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Article
December 20, 1913

THE JOURNAL OF THE AMERICAN MEDICAL ASSOCIATION

JAMA. 1913;61(25):2244-2247. doi:10.1001/jama.1913.04350260042018
Abstract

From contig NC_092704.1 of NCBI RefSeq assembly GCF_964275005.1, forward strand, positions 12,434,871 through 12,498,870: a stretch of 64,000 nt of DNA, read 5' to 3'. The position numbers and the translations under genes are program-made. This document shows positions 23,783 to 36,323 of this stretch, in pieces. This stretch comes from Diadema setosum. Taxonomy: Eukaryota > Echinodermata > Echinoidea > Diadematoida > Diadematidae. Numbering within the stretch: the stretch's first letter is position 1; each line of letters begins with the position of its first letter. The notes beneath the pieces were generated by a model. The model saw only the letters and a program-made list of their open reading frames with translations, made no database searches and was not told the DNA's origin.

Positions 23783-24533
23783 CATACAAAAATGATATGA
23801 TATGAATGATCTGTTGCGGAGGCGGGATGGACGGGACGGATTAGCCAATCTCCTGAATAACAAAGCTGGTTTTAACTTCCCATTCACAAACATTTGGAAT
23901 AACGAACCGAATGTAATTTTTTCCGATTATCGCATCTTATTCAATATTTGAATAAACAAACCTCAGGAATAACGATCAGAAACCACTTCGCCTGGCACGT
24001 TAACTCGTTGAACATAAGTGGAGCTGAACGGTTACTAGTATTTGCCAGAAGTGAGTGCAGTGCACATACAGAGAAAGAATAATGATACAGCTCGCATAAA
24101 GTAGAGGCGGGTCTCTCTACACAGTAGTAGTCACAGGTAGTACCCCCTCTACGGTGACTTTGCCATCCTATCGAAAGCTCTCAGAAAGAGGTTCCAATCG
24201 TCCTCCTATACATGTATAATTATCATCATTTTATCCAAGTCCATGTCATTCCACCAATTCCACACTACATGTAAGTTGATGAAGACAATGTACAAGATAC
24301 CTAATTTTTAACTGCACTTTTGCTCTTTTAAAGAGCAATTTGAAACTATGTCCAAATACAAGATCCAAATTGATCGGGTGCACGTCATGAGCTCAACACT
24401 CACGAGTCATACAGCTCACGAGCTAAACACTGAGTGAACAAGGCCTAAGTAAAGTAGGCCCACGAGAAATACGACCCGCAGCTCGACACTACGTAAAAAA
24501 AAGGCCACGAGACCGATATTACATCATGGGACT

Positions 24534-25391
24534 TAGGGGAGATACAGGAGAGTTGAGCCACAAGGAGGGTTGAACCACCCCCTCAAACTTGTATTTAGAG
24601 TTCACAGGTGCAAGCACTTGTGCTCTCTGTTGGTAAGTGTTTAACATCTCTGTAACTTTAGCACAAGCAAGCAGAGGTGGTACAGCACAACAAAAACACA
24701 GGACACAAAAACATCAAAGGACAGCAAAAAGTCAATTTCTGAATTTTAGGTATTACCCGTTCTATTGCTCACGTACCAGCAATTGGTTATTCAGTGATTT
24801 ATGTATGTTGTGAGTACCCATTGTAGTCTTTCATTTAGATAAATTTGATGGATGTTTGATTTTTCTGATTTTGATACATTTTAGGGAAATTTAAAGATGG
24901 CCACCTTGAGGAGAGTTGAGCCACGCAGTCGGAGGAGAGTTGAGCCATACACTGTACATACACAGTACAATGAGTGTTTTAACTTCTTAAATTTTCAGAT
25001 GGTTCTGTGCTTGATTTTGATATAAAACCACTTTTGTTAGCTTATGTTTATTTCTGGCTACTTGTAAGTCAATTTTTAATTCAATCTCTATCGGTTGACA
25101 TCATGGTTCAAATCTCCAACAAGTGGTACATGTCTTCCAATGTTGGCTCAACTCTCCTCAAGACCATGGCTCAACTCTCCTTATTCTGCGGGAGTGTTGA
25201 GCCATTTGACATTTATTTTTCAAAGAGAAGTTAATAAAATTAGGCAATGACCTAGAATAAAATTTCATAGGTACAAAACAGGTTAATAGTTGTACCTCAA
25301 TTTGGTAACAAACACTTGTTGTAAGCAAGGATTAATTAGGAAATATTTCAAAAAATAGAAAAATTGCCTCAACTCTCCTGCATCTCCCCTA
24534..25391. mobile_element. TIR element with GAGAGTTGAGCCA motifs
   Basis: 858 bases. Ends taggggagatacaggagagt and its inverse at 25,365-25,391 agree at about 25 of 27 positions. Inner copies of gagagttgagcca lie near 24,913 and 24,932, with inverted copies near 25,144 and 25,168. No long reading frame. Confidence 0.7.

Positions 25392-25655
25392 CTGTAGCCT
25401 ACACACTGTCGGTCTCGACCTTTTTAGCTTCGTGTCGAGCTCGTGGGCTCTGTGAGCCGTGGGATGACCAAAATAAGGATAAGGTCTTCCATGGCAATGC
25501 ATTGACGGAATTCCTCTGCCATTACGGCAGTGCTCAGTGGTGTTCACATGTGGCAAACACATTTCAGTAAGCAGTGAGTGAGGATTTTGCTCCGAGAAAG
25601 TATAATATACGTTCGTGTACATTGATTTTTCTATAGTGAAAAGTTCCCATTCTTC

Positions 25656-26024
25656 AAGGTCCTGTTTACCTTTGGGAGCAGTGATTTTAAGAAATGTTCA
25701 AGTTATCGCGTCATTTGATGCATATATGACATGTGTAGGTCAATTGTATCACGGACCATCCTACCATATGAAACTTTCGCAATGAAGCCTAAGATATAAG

THE RESISTANCE OF VARIOUS NERVE-CELLS TO ANEMIA  The nervous system of higher animals is exceedingly sensitive to anemia or other physiologic conditions which involve a local lack of oxygen. Muscle tissue which has been supplied inadequately with this essential element or perhaps completely deprived of it for not inconsiderable periods of time may still show a satisfactory recovery of contractile power when the circulation is suitably restored and the resuscitating oxygen reaches the asphyxiated tissue-cells, but this is not the case with the nervous tissues. The nerve-cells of different classes and positions show differences in sensitiveness to anemia. Those of the cerebrum and cerebellum are unquestionably most readily damaged by oxygen starvation. There is evidence to show, for example, that eight minutes of complete anemia may permanently eliminate the function of some of the cells of the cortical areas. If the blood-supply there is wanting for more than twenty minutes

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